I lowered my estimation of Russ Roberts and did the reverse for Robin Hanson after listening to this episode of EconTalk. Roberts says he wants to discourage people from being persuaded by empirical arguments. I would like to discourage people from being persuaded by Roberts in that case. Here is my rank ordering of persuasive evidence:
1: Controlled, replicated double-blind experiments, or (even better) meta-studies of such
2: Non-manipulated (meant in a non pejorative sense) non-experimental empirical evidence
2.5: Case studies (may be considered a subset of 2)
3: Simple regressions/correlations with few controls from non-experimental empirical evidence
3.5: Same as above, but with more steps/complications
4: Mathematical models
5: Verbal arguments relying on logic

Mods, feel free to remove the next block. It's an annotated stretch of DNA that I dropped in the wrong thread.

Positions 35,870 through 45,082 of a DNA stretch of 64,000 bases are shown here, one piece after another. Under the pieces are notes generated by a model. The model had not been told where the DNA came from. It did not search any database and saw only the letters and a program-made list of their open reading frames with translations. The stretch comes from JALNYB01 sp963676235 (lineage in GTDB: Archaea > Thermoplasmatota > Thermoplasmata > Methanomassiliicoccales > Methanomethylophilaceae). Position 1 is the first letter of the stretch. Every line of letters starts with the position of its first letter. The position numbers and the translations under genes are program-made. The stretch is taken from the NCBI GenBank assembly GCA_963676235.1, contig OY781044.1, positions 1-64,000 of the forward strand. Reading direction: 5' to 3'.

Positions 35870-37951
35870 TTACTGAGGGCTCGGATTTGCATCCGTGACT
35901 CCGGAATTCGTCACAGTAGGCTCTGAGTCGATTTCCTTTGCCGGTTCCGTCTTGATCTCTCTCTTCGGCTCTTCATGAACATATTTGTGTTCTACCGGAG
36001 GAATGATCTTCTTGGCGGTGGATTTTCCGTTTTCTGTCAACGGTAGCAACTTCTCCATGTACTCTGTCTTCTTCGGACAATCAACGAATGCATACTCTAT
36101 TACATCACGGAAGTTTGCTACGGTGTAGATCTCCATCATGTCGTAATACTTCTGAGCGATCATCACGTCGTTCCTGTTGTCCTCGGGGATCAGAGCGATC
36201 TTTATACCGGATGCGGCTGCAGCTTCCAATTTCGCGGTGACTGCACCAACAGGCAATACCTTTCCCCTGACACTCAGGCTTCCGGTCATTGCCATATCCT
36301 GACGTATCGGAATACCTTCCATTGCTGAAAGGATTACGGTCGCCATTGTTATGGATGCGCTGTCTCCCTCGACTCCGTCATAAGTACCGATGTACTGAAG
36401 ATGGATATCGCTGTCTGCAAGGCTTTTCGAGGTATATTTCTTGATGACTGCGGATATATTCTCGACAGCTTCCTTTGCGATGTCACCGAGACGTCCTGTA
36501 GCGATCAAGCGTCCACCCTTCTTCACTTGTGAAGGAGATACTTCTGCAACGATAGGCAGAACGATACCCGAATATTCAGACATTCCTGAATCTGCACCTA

6: Verbal arguments relying on analogies
7: Catch-all for things I haven’t mentioned
Last: Proof by assertion

Roberts and I agree that simple empirical evidence is better than fancy complicated analysis of data. The reason is that the more additional input the analyst brings to bear, the closer their analysis gets to logical argument. The point about meta-studies should also be applied to numbers other than 1, but I didn’t feel like repeating myself. One should resort to a low number only when a higher number is not available.

UPDATE: A reader asks Andrew Gelman for his favorite example of an experimental study debunking a causal relation found in a regression.